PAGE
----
Hope you enjoy this post.

Wednesday, 18 May 2011


It's off to Liverpool tomorrow.  The boxes are all packed and I just need to load the van in the morning and then hit the road to Aintree Racecourse.  Looking forward to seeing some of you there.  (The show - run by ICHF - is open from Friday to Sunday) 

Saturday, 14 May 2011

Friendly Plastic - new colours

Whilst not new Friendly Plastic colours I have had requests for these colours and have now added them to the web-site.  African Violet on the left, Confetti on the right and I have also added Navy Blue (which is a very dark, almost black Blue colour and not metallic).

Stoke City at Wembley

Even I seem to be carried away by the football fever in Stoke on Trent at the moment.  The road to the motorway is lined with fans - just supporting those on the coaches going to Wembley.  I am not a football fan but I am actually looking forward to watching it in the shop this afternoon.  I have my fingers crossed for a Stoke City win at Wembley.

Thursday, 12 May 2011

Friendly Plastic

I am running a special promotion for May on Friendly Plastic - the price is £1.25 per strip (ends 31.5.11).  In addition the free UK second class postage for orders over £30 still applies.  I have collected the new stock today so if you have been looking for Purple (which has been out of stock for about a week) it is now back in stock, along with Silver on White.  I think the only one which is really low on stock is Turquoise Print as the importers are currently out of stock of this item - I only have about 10 strips in stock.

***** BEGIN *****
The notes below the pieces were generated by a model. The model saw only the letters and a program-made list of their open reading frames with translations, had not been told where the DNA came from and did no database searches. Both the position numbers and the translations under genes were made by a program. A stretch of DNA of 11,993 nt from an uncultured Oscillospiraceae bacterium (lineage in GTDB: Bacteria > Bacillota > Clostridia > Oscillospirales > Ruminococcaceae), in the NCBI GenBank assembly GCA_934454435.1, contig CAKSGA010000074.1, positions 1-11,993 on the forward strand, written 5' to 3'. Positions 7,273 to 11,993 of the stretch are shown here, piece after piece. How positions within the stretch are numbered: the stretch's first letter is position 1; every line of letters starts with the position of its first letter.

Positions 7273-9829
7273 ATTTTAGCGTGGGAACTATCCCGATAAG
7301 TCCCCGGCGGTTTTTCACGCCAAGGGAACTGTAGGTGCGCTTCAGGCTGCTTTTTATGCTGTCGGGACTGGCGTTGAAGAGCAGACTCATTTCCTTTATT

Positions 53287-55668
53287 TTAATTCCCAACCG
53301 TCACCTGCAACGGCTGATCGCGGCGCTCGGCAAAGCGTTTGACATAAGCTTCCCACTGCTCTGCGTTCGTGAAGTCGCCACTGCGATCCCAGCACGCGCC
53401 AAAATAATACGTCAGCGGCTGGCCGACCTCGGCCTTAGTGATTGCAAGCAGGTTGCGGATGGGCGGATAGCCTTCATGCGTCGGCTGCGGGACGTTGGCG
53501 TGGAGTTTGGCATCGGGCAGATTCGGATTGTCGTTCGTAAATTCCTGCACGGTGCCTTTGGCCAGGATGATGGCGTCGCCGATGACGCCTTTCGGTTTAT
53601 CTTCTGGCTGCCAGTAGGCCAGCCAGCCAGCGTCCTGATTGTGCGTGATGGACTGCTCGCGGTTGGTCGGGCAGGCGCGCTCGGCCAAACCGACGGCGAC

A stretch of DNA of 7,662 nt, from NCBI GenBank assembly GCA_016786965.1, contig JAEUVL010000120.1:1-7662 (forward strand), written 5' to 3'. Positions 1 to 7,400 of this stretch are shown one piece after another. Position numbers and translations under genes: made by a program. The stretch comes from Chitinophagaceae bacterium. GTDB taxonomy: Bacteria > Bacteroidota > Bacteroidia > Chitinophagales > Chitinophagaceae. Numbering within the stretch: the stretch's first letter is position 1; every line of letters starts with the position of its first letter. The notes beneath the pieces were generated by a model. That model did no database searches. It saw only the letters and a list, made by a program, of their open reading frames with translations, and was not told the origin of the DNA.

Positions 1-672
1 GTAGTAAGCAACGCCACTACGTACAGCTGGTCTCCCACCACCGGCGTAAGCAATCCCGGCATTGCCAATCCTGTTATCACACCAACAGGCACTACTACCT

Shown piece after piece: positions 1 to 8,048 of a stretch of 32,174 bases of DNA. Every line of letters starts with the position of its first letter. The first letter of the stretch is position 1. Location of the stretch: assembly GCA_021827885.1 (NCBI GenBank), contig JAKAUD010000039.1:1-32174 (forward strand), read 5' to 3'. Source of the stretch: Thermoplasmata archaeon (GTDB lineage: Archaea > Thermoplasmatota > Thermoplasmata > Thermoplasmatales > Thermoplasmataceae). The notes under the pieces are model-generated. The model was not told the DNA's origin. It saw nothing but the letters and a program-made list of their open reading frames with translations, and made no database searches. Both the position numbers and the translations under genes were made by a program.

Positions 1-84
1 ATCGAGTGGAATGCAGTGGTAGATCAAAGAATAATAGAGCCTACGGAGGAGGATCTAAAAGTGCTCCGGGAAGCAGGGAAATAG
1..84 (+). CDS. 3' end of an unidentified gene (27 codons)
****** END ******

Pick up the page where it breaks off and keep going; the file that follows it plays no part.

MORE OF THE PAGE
Wednesday, 11 May 2011


As you can see from the link on the top right of this page I am trying Facebook again.  This time a little different as I have done it as a page (hopefully I will find this easier!).  Again it needs building up and I cannot have a proper name for my page until I have 25 followers - so please feel free to follow me!

Saturday, 7 May 2011

DMC Threads for the Stitcher

Now for something different to Friendly Plastic.  This Wooden Box is a Limited Edition item from DMC and contains 30 DMC Skeins.  Perfect for the stitcher, as a gift, or just to treat yourself.  It also includes free chart which is a nice big A3 size.  It is of course on my web-site (In the Needlework and Cross Stitch Section - subsection Kits and Threads - and also under new products).  It is £24.99 which is actually cheaper than buying the threads on their own.

Thursday, 5 May 2011

New Products - Textile & Mixed Media

I have now added Angelina Fibres, Texere Variety Packs and material packs to the web-site.  These can be used for general textile work as well as Mixed Media and incorporating into Friendly Plastic.  They are in the section Textile Fabrics/Mixed Media and then subsection Fibres & Materials for Mixed Media (as well as being listed under new products).  I have also used these products alongside Lutradur.  If you haven't worked with Lutradur it differs from Tyvek in that when it is heated you can still stitch through it.  I have found that over the Spring Shows that Lutradur has been more popular as soon as I have explained the difference.  Tyvek does however produce more of a '3D' shape.